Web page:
Thursday, February 9, 2017

NBU members help in aftermath of ice storm

As Conservation Officer Norman Bourque drove to the Acadian Peninsula to help with the devastation caused by the ice storm, he couldn't believe what he saw.
"I couldn't have imagined how bad it was," said Bourque, the second vice-president of the New Brunswick Union. "When we arrived it was complete darkness, no power at all. It was kind of scary when you think about it.
"There was at least an inch of ice on everything from trees to power lines. Everything was covered and it was treacherous."
Numerous members of the NBU took part in the recovery efforts including conservation officers, off roads vehicle enforcement officers, commercial vehicle enforcement officers, sheriffs, inspection and investigation unit officers ,vehicle enforcement officers, resource services officers, administrative services officers, public health and fire inspectors, among many others.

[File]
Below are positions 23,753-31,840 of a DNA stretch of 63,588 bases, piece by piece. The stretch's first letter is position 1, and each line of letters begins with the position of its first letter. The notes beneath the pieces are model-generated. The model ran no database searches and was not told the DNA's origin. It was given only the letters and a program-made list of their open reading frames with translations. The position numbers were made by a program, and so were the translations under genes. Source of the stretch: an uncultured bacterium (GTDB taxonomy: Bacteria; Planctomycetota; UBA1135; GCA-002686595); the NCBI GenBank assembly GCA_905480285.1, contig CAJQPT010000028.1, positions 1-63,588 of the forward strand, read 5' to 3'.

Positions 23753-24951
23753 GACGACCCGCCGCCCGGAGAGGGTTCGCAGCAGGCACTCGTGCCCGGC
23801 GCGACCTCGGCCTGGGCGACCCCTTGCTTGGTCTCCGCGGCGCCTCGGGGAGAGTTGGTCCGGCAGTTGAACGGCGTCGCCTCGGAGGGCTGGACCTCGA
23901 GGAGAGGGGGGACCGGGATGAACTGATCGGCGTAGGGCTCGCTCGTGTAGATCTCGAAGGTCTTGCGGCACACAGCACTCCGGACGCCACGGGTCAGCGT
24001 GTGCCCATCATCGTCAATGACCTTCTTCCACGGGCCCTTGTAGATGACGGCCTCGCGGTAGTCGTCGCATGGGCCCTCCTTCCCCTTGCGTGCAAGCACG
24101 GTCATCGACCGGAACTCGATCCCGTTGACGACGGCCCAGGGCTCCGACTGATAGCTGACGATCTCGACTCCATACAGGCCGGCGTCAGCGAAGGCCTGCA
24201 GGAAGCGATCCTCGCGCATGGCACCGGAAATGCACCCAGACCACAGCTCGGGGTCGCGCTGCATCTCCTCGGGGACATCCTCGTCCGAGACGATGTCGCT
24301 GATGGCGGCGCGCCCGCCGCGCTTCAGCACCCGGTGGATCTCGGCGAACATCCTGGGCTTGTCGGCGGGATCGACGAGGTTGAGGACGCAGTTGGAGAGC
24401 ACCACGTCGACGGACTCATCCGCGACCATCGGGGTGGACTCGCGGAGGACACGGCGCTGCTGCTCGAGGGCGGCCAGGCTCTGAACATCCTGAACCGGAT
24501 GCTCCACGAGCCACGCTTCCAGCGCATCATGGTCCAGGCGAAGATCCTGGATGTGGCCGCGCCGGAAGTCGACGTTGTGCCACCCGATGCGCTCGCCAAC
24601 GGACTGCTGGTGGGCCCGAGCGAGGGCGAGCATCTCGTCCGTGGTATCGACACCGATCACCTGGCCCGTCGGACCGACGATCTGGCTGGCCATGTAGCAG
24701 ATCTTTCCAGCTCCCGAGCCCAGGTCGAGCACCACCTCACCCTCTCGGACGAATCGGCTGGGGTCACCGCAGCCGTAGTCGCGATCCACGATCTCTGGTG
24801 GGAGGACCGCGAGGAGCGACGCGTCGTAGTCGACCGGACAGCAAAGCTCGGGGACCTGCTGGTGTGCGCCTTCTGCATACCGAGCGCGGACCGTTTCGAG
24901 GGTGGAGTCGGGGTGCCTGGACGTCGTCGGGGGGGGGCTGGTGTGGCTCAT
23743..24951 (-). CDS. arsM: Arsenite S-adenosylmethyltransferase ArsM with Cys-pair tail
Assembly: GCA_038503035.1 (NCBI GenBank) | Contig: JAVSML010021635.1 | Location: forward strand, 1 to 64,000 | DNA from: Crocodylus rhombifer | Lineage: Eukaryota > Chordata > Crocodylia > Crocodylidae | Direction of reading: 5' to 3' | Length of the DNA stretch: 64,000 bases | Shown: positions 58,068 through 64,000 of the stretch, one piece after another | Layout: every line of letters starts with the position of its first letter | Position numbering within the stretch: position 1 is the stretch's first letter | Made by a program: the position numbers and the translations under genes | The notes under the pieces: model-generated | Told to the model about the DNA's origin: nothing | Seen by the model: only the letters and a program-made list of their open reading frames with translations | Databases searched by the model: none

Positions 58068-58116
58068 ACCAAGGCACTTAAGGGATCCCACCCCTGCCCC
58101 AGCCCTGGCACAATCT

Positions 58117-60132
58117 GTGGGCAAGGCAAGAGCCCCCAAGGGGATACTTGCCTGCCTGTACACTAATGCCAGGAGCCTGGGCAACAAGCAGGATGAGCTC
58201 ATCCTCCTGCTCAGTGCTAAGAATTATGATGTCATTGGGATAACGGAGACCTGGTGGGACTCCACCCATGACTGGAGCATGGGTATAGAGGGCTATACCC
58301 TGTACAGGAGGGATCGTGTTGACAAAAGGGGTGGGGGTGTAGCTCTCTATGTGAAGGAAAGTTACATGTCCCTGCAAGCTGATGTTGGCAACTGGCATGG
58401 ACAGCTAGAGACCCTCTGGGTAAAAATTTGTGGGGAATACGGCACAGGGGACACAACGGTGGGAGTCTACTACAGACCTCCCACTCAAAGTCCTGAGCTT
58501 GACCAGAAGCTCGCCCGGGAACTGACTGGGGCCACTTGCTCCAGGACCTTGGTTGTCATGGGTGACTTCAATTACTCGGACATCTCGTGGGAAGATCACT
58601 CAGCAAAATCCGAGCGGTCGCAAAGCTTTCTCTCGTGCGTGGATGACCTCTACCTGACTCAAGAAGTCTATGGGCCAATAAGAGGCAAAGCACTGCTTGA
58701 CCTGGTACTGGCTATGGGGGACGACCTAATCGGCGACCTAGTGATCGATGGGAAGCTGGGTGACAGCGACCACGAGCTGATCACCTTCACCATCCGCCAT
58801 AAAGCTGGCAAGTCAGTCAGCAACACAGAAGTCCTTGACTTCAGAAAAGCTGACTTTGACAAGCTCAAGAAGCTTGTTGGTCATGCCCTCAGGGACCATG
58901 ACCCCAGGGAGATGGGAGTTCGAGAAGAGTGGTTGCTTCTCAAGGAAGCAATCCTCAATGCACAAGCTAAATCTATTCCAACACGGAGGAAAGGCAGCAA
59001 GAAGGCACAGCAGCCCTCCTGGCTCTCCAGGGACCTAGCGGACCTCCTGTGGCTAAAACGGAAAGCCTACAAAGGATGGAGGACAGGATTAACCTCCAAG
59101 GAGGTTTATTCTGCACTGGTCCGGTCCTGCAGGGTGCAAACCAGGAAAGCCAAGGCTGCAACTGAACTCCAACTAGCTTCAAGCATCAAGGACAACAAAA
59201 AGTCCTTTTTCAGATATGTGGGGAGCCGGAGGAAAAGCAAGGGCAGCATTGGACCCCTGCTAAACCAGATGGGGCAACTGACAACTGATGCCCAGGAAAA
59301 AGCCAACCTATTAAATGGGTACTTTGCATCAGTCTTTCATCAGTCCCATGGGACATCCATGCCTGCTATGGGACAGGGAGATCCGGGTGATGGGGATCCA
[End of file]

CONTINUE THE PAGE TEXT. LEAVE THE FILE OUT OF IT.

Despite the hardship faced by those living in the affected areas, Bourque said the resiliency of New Brunswickers was amazing.
"Every door we knocked on to check up on people, we were greeted warmly and people were happy to see us," he said. "You'd meet people at the warming shelters, some of whom had been without power for a week and their morale was still good."
As for his fellow NBU members on the ground, NB Power crews, members of the Canadian Armed Forces and the countless volunteers who helped during the storm and subsequent restoration efforts, Bourque said it was amazing to see everyone pull together to help their neighbours and fellow New Brunswickers.
"We're so proud of all our members as well as all those who dedicated their time and efforts to help in the aftermath of the storm," said NBU President Susie Proulx-Daigle. "All of these people deserve our gratitude and thanks for their work and compassion."